Another aspect of women’s obsession with true crime was that it allowed them to guess which man in their lives would turn violent.
Books like Mind Hunter: Inside the FBI’s Elite Serial Crime Unit reveal common patterns and inciting incidents leading up to an ex-boyfriend or ex-husband deciding to murder their former, often female, lover.
This might sound odd since we usually think of murderers as unknown assailants who jump out of dark alleys, but the majority of women who are murdered are killed by men they know, typically romantic partners or family members.
And statistics aside, to the ladies reading this, how many men have you met who furiously called you ugly, bitch, or whore after you rejected them? Not if, how many.
Predictably, the study found that 65% of women chose true crime books that promised to have information about the killer’s motives for the murder. Women also tended to choose books with female victims more often than male participants chose books with male victims.
This lines up with findings that show women fear crime more than men do despite women being less likely to become a victim of violent crime than men, often because of lower rates of participation in activities that would incite violence in the first place such as gang involvement.
Some researchers have called this the “fear of crime paradox” but female researchers point out that women’s fear of violent crime should be viewed from a gender-sensitive perspective that takes into account that women are generally more physically vulnerable than men.
The Shift to Victimology
True crime media has been a powerful tool for women who fear becoming victims of violent crime, allowing them to mentally gear up for becoming victims themselves and teaching them how to spot potential aggressors.
But the ever-growing popularity of true crime means that more and more women are looking for new crime cases to read about and digging up old cases that families may not want to see discussed to death on the nth podcast.
Pardon the pun.
In a 2019 article published by Crime Reads, Lilly Danycger opened up about what she saw as the violent “taking away” of her cousin a second time by reporters who treated Sabina, her cousin, as nothing more than material.
Sabina was a 20-year-old half-Filipina of Irish descent who was raped and murdered near her apartment in Philadelphia in June 2010.
When news of her death broke out, reporters swarmed Lilly’s family with what Lilly saw as obvious questions (e.g., “How is your family doing?” to which she answered, “What time is orange?”)
“It would be intolerable to me,” Danycger writes, “…for someone to splash Sabina’s last moments and the horror of her death onto a TV screen, or to narrate it between advertisements for Casper mattresses.”
The monetary incentive for producing true crime content also opens up a new can of worms. Is our consumption of true crime incentivizing companies to make hyper-sensationalized content where the facts of a case take the backseat to dramatic speculation simply because it’s more entertaining?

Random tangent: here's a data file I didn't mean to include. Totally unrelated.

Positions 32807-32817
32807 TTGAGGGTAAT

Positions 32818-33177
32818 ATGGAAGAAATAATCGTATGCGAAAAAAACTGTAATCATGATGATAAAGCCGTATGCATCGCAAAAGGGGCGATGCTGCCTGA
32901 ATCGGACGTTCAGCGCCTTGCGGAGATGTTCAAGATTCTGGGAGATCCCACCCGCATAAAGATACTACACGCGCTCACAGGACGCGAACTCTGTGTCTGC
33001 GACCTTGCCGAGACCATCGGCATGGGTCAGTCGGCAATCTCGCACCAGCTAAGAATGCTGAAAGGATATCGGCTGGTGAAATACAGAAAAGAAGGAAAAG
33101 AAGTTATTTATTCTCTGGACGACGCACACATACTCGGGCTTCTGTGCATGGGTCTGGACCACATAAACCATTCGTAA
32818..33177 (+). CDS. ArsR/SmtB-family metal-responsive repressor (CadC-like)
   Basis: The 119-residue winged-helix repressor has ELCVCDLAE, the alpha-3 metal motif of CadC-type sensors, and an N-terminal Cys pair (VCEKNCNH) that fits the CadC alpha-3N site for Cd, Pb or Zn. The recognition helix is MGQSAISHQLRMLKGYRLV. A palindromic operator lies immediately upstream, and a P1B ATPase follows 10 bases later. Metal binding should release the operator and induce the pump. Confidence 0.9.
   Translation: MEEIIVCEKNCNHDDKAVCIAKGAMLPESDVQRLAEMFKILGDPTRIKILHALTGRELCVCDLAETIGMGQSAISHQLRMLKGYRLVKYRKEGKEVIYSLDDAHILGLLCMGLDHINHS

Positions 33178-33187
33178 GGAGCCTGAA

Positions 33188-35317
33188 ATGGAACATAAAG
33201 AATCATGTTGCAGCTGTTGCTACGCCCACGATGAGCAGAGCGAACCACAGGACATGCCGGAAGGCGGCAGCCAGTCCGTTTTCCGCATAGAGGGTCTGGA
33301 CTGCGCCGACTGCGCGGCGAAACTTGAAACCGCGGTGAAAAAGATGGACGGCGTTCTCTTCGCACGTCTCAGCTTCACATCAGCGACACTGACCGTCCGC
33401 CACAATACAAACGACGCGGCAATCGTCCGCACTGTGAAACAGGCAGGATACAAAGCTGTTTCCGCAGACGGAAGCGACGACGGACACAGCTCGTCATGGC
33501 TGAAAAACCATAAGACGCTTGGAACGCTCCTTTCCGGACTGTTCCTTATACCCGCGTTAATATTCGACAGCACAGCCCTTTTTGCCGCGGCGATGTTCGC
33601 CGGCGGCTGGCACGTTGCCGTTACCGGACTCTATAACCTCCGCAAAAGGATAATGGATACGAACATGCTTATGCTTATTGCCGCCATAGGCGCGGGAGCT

On that note, is the fame we’re giving serial killers spawning copycats?
Dancyger’s main issue with true crime media is how often it would glorify serial killers rather than emphasizing the humanity of the victims they murdered, a move that has inspired copycat killers to imitate “famous killers” in the hopes that they can immortalize themselves in fame and the blood of their victims.
It’s not just true crime media that’s been criticized for overemphasizing killers. The field of forensics and forensic psychology has lately begun to reconsider the effects of how they frame serial killers as “clever.”
Forensic criminologist Xanthe Mallet wrote for Quartz to share what she saw as the troubling glamorization of killers in media.
Since they make for discussion starters, Mallet often watches true crime documentaries with her students, but she questioned the effects of this when one of her students expressed attraction to Ted Bundy while viewing Netflix’s Conversations with a Killer: The Ted Bundy Tapes.
Incidents and trends like this have pushed forensics experts and university criminal justice departments to shift the way they teach crime from a focus on the killer to a focus on the victim.
Enter victimology, a subset of criminology that aims to study the effects of violent crimes on victims, the relationship between victims and the justice system, and the interactions between victims and criminals.
There are currently three central theories of victimology: victim precipitation theory, lifestyle theory, and deviant place theory.
Victim precipitation theory suggests that victims are singled out because of their gender, race, sexual orientation, or ethnicity. Lifestyle theory posits that it’s a victim’s lifestyle that makes it likelier for them to become victims of crime such as associating with known criminals. Lastly, there’s deviant place theory which supposes victims become victims because of a combination of the earlier factors.
To be clear, none of the theories attempt to shift blame to the victims for their own victimization.
Instead, they try to see why killers would be drawn to certain people as victims because of the victims’ relative vulnerability instead of portraying perpetrators as intelligent by knowing how to exploit those vulnerabilities.
Or as Penelope Scott eloquently puts it, “Well I hope this doesn’t seem too impolite, but Ted Bundy was just never that fucking bright.”